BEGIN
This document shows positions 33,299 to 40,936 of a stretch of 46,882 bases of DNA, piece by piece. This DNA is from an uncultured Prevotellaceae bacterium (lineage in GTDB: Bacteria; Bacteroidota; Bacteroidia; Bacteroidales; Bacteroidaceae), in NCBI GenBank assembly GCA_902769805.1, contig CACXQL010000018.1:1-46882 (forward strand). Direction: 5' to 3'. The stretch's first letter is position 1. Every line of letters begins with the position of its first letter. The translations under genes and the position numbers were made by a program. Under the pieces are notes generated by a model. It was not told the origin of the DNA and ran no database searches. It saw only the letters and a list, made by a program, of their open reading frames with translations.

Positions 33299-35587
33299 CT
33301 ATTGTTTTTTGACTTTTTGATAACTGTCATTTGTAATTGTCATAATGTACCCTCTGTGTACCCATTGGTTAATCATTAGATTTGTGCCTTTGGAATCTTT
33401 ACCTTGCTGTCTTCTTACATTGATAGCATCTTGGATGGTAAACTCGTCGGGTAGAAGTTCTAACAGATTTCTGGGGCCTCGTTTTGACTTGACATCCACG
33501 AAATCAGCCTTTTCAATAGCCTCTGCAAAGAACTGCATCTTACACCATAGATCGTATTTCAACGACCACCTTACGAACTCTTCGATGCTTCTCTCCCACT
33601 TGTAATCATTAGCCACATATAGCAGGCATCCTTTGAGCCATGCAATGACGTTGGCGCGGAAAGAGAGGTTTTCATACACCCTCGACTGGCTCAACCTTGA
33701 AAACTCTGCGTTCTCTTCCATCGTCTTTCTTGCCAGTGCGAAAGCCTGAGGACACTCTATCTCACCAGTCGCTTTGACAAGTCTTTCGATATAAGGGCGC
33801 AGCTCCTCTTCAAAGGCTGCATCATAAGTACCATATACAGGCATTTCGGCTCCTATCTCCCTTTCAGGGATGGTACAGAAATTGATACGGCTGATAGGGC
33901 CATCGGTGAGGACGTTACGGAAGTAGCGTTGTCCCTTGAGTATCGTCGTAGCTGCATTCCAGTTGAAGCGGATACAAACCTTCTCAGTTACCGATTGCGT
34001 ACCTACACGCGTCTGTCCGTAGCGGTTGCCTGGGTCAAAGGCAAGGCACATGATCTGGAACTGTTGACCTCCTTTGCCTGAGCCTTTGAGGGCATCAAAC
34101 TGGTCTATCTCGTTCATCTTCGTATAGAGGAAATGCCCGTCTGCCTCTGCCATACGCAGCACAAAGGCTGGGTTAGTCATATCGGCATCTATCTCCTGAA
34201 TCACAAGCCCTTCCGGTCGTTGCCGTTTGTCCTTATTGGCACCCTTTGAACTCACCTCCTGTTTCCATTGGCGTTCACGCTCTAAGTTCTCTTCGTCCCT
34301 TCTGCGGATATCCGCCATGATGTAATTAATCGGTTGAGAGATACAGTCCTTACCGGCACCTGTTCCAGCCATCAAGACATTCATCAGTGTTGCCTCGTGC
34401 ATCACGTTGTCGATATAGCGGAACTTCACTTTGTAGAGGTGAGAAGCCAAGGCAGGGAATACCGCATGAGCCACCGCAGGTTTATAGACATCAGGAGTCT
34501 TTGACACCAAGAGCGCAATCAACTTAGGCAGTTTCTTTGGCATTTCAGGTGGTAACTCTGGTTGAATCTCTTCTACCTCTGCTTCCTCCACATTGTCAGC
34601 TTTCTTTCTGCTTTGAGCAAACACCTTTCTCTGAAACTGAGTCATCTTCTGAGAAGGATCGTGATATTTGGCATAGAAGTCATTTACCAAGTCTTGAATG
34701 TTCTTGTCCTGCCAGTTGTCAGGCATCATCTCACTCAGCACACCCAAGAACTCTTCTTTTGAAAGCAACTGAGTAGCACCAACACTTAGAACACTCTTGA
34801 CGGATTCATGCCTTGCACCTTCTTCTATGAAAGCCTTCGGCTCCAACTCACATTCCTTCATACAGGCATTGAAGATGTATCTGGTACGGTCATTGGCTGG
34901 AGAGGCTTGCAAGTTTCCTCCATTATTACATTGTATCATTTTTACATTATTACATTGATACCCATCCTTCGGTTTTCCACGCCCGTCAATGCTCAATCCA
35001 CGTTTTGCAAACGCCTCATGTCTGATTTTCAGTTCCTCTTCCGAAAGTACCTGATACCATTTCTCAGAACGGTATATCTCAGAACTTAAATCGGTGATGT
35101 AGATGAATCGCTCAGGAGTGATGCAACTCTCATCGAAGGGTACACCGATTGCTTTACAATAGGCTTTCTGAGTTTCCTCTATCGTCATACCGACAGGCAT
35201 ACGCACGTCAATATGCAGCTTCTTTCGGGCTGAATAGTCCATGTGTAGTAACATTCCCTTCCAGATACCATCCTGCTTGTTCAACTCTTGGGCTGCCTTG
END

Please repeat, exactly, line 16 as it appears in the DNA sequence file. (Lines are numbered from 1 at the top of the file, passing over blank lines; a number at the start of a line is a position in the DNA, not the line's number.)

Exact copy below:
34501 TTGACACCAAGAGCGCAATCAACTTAGGCAGTTTCTTTGGCATTTCAGGTGGTAACTCTGGTTGAATCTCTTCTACCTCTGCTTCCTCCACATTGTCAGC